Nature has an ingenious way of extracting water, but does it have the potential to solve many of today’s global water challenges? Before going into more details on how nature’s way of extracting water can help cut energy usage in water treatment processes, an appreciation is needed of why energy reduction in water treatment is an essential prerequisite for continued global development.
Since water is used in all energy production processes and energy is used to generate fresh, potable water from impaired sources, water and energy are two sides of the same coin. Factor in that global fresh water resources are rapidly declining and energy prices are one the rise due to over-utilization of fossil fuels, you quickly realize that energy reduction in water treatment processes will make a tremendous positive impact on the challenges faced in this water-energy nexus.
Moving back to nature’s way of extracting water, you may have wondered how trees are able to extract water from the soil in which they grow to the leaves in the treetops? Or how mangroves are able to extract fresh water from the seawater surrounding their roots? Given the obvious lack of electrically powered high pressure pumps, nature has come up with it’s own way of generating the pressure needed to transport water in trees and to extract fresh water from seawater in mangroves. It turns out that nature extracts water by utilizing the principle of forward osmosis in which water diffuses spontaneously (and without the input of energy) across a semi-permeable membrane from a low concentration solution on one side of the membrane to a high concentration solution on the other side of the membrane. The driving force for forward osmosis processes being the difference in osmotic pressure between the aqueous streams on either side of the forward osmosis membrane.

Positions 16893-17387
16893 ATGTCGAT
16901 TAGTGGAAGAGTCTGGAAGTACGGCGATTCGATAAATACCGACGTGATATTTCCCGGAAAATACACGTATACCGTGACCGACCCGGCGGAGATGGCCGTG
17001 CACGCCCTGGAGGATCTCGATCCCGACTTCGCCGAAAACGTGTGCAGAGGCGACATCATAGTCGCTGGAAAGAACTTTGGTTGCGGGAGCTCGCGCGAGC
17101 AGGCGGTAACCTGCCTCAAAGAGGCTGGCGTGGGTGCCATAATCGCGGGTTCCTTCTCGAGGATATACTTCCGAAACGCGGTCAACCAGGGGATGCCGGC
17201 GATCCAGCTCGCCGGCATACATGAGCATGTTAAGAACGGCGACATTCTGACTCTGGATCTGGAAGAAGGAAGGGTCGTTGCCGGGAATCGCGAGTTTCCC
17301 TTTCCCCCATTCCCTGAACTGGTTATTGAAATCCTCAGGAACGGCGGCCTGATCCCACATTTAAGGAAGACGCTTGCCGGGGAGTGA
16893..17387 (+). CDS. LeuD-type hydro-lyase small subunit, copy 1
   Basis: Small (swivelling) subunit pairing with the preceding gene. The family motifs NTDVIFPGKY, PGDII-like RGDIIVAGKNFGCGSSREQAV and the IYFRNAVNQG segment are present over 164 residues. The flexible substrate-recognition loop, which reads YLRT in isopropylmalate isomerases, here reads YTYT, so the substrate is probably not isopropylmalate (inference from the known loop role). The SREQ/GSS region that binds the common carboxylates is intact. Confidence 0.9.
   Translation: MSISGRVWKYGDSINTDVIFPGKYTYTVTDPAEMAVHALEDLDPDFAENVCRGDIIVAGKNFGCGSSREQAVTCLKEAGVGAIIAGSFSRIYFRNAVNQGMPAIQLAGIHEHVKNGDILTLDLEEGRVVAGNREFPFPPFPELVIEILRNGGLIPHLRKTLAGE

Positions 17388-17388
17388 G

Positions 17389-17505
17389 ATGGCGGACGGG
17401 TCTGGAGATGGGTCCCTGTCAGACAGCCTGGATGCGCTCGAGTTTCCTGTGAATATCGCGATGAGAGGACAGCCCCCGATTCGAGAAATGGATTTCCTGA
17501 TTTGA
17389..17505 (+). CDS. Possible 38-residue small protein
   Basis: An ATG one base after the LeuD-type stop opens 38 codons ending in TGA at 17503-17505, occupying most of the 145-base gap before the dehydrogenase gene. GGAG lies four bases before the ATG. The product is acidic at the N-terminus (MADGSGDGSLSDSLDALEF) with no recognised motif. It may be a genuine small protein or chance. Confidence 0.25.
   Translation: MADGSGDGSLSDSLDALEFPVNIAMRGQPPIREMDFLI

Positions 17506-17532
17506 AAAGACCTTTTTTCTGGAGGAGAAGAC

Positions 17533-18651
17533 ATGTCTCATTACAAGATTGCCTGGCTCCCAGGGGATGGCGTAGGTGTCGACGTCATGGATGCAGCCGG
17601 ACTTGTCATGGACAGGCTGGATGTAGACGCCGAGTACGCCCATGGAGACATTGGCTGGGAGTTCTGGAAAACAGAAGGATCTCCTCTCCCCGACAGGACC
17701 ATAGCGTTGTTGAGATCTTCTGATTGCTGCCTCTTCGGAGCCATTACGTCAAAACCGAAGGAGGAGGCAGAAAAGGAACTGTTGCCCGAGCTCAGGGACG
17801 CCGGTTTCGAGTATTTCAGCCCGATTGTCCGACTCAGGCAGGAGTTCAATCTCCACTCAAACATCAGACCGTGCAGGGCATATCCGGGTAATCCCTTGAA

Coming back to the trees and mangroves mentioned earlier, the intracellular solution of root cells contains high concentrations of sugars and other dissolved molecules, which in turn generate a large enough osmotic pressure to extract water from soil and seawater respectively and transport this water throughout the stems and leaves of these amazing biological systems.
Now, how can water transport in trees help solve the looming water challenges facing our world today? Well, fortunately scientists have been able to develop artificial forward osmosis membranes and systems for industrial water treatment applications. And since forward osmosis systems do not require electrical energy inputs other than the energy needed to pump solutions across its membranes, it is potentially possible to reduce the overall energy consumption of water extraction by 90% compared to traditional pressure driven technologies such as reverse osmosis and nano-filtration.
Wide-spread adoption of forward osmosis systems in industry is still limited due to lack of high-performing, large-scale system capacity as well as industry preference towards proven technologies with long-term operational track records.
A number of startups and tech companies are working in the area.
As well as ongoing research projects at a number of universities and labs around the world are working hard to commercialize forward osmosis technologies, so don’t be surprised if you – in the near future – start running into examples of forward osmosis being used to treat water in industries or even households.